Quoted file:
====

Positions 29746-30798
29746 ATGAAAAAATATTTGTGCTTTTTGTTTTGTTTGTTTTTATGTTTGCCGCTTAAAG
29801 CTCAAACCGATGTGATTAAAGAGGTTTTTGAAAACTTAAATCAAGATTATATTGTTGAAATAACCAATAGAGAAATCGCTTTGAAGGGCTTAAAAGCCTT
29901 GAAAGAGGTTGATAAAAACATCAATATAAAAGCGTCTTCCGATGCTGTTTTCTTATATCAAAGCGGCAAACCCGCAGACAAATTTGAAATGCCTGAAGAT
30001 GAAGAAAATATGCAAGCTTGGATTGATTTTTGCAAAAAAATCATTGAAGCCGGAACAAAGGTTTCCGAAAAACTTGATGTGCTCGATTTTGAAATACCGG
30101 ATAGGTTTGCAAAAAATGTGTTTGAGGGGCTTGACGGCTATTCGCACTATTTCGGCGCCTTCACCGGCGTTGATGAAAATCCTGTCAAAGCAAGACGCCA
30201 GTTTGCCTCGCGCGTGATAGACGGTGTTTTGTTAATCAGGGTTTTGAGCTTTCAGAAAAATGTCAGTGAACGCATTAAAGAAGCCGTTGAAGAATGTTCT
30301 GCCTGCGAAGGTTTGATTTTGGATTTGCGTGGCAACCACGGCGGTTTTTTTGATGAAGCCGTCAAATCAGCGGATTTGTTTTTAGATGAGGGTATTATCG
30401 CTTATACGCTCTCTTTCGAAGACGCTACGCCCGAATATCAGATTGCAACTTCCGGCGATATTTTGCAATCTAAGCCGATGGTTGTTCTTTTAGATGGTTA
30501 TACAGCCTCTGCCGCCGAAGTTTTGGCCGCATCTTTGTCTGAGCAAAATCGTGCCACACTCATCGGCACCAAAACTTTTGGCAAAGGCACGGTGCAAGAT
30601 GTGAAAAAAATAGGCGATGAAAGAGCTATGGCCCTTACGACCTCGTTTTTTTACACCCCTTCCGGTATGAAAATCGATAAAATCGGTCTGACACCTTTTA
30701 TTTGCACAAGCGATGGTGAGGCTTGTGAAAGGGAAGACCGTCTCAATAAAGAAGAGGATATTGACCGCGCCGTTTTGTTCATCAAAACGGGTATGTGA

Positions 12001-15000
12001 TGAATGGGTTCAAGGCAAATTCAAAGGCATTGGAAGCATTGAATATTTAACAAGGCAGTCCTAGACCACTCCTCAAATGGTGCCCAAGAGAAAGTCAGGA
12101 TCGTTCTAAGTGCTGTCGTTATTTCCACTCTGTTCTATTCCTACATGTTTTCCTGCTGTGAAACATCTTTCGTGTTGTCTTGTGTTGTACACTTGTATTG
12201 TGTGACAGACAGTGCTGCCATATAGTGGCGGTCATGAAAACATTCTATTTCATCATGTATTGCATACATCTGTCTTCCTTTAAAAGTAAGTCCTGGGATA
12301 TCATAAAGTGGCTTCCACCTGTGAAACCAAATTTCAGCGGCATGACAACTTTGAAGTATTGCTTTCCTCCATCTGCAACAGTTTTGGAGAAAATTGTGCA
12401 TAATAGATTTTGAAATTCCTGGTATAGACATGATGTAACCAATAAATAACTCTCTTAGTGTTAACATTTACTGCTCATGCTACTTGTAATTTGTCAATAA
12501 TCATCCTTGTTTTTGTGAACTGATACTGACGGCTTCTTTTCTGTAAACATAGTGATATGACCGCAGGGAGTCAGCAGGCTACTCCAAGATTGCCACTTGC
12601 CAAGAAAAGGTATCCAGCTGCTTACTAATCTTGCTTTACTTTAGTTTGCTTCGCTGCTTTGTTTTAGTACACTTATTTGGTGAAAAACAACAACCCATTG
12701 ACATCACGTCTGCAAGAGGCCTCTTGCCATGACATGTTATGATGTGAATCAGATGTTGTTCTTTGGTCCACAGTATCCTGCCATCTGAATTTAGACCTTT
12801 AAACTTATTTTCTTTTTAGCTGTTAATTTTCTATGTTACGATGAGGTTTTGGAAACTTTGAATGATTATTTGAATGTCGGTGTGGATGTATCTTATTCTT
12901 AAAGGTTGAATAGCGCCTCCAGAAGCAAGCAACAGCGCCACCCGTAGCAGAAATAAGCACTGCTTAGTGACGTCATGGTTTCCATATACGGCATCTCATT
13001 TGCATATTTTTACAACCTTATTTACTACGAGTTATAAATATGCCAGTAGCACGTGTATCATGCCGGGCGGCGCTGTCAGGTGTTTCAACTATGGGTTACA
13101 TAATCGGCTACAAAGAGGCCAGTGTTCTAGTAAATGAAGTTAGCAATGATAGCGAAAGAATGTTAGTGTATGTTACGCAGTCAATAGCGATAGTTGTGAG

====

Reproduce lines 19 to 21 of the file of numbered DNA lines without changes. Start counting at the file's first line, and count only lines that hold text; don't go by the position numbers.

12501 TCATCCTTGTTTTTGTGAACTGATACTGACGGCTTCTTTTCTGTAAACATAGTGATATGACCGCAGGGAGTCAGCAGGCTACTCCAAGATTGCCACTTGC
12601 CAAGAAAAGGTATCCAGCTGCTTACTAATCTTGCTTTACTTTAGTTTGCTTCGCTGCTTTGTTTTAGTACACTTATTTGGTGAAAAACAACAACCCATTG
12701 ACATCACGTCTGCAAGAGGCCTCTTGCCATGACATGTTATGATGTGAATCAGATGTTGTTCTTTGGTCCACAGTATCCTGCCATCTGAATTTAGACCTTT